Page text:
Posted on Jul 22, 2013, 6 a.m.
Achieving 150 weekly minutes of exercise, regardless of how often the activity was conducted, minimizes risk factors for diabetes, heart disease and stroke.
Whereas previous physical activity guidelines recommended that adults be active on most or all days of the week, the current guidelines from the World Health Organization recommend that adults accumulate 150 minutes or more per week, of moderate-to-vigorous physical activity, with no recommendation for frequency. Ian Janssen, from Queens University (Canada), and colleagues studied 2,324 adults from across Canada, with subjects wearing accelerometers on their waists. The team determined that adults who accumulated 150 minutes of exercise on a few days of the week were not any less healthy than adults who exercised more frequently throughout the week. The study authors conclude that: “The frequency of physical activity throughout the week was not independently associated with the [Metabolic Syndrome] among active adults. Conversely, the weekly volume of [moderate-to-vigorous physical activity] was strongly associated with the [Metabolic Syndrome].”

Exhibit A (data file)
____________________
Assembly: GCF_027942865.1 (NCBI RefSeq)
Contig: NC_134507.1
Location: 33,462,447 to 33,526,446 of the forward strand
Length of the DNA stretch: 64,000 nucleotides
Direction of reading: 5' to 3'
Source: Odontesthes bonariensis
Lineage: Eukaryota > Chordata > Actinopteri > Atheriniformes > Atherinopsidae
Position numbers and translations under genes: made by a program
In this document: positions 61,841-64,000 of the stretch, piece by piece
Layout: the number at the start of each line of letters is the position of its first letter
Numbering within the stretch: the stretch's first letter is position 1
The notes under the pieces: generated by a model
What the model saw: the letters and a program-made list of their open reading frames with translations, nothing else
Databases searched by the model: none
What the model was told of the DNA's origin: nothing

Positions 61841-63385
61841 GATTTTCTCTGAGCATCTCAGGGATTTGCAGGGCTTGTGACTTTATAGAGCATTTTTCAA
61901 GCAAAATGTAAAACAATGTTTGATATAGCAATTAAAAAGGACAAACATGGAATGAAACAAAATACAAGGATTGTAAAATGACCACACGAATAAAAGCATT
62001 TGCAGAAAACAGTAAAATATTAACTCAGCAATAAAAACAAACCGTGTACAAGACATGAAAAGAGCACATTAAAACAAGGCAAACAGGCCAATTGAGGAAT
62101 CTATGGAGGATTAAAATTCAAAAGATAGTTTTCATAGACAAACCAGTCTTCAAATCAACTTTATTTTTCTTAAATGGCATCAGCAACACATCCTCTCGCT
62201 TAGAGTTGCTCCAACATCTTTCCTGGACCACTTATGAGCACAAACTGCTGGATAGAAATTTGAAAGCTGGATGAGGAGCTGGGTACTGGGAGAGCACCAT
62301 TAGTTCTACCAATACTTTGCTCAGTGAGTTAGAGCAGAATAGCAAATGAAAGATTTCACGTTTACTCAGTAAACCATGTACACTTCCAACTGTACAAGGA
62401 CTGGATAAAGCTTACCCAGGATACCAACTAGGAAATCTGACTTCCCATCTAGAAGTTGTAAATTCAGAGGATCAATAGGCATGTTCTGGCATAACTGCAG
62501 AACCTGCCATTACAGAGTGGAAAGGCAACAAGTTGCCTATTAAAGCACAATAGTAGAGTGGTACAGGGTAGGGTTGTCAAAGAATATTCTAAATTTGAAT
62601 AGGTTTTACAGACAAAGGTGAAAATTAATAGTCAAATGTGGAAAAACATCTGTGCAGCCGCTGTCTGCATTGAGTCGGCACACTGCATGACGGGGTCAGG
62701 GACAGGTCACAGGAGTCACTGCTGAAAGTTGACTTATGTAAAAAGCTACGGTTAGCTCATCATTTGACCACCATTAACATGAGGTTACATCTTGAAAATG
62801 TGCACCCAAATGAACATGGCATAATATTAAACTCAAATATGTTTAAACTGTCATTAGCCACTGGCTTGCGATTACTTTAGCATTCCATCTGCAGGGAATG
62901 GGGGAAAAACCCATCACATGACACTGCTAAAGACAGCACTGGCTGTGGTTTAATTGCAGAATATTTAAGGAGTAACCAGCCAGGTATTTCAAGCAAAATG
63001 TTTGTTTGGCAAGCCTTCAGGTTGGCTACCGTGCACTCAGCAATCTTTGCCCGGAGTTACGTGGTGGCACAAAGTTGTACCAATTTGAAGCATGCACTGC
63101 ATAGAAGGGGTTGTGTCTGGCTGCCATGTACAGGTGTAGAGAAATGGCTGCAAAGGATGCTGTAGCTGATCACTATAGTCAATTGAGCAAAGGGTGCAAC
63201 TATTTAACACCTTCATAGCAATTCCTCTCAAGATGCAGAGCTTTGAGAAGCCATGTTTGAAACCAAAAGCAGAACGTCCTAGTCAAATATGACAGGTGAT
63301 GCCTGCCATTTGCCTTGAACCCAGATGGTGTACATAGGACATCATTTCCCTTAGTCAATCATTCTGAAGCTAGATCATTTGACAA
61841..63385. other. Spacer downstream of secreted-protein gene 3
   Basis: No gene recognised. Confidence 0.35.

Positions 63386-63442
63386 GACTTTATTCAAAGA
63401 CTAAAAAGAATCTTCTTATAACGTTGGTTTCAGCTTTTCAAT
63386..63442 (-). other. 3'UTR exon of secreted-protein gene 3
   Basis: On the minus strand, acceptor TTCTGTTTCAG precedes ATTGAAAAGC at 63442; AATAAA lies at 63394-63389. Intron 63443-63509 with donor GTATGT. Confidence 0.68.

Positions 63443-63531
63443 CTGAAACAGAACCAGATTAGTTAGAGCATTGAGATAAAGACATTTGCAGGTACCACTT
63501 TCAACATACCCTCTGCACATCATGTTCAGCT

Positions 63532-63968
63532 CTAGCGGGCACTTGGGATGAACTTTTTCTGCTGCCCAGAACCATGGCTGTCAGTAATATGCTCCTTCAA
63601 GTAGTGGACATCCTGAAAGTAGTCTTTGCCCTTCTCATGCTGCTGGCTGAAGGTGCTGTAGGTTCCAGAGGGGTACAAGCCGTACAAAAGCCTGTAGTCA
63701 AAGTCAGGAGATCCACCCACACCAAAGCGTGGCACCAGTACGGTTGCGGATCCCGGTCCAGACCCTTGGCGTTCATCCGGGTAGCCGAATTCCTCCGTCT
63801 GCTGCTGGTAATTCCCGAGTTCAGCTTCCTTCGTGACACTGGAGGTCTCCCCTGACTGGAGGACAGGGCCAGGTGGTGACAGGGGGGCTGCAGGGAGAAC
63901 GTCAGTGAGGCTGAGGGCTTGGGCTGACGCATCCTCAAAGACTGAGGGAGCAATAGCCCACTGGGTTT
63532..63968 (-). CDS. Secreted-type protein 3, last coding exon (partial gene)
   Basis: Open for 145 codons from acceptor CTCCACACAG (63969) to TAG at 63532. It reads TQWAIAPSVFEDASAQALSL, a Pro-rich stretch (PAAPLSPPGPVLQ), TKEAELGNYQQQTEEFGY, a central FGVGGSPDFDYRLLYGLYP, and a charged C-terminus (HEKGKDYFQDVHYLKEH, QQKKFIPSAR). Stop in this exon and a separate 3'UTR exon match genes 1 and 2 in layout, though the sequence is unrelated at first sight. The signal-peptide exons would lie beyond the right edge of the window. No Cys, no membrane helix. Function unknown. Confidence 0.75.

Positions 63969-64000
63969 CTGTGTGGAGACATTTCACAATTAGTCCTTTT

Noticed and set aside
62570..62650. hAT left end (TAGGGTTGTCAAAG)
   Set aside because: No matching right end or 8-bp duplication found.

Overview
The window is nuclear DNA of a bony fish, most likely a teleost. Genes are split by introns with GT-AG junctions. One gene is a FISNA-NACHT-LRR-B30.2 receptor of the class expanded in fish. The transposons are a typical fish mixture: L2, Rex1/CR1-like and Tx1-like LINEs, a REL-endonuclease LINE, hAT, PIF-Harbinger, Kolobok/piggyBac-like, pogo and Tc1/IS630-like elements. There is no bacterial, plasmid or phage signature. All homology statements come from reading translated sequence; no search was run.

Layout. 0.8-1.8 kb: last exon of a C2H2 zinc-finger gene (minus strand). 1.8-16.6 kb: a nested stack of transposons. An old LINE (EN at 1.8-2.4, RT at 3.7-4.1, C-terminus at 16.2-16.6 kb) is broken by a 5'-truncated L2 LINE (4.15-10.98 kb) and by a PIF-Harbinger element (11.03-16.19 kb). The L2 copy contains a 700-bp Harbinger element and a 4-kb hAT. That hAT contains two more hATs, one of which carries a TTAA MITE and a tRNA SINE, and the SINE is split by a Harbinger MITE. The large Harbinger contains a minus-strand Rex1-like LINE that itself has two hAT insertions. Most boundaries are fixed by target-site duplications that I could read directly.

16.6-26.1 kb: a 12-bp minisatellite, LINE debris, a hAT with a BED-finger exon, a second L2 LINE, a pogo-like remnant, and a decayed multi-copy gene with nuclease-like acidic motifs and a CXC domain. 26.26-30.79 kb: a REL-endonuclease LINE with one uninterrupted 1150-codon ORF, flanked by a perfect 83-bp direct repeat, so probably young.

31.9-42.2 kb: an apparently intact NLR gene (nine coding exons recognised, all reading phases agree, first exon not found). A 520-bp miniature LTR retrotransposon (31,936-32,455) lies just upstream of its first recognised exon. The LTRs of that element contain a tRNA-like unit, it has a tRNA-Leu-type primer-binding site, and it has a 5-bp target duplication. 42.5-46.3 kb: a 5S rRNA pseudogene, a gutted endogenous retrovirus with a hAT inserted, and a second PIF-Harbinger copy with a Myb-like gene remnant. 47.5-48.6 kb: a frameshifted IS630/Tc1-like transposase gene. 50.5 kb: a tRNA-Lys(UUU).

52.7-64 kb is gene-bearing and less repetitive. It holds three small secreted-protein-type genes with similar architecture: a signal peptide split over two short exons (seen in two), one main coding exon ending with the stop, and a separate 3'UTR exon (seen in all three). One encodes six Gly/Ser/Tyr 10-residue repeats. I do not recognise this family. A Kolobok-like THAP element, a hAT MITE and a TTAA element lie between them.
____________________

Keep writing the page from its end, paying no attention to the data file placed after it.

Janine Clarke, Ian Janssen. “Is the frequency of weekly moderate-to-vigorous physical activity associated with the metabolic syndrome in Canadian adults?” Applied Physiology, Nutrition, and Metabolism, 2013, 38(7): 773-778.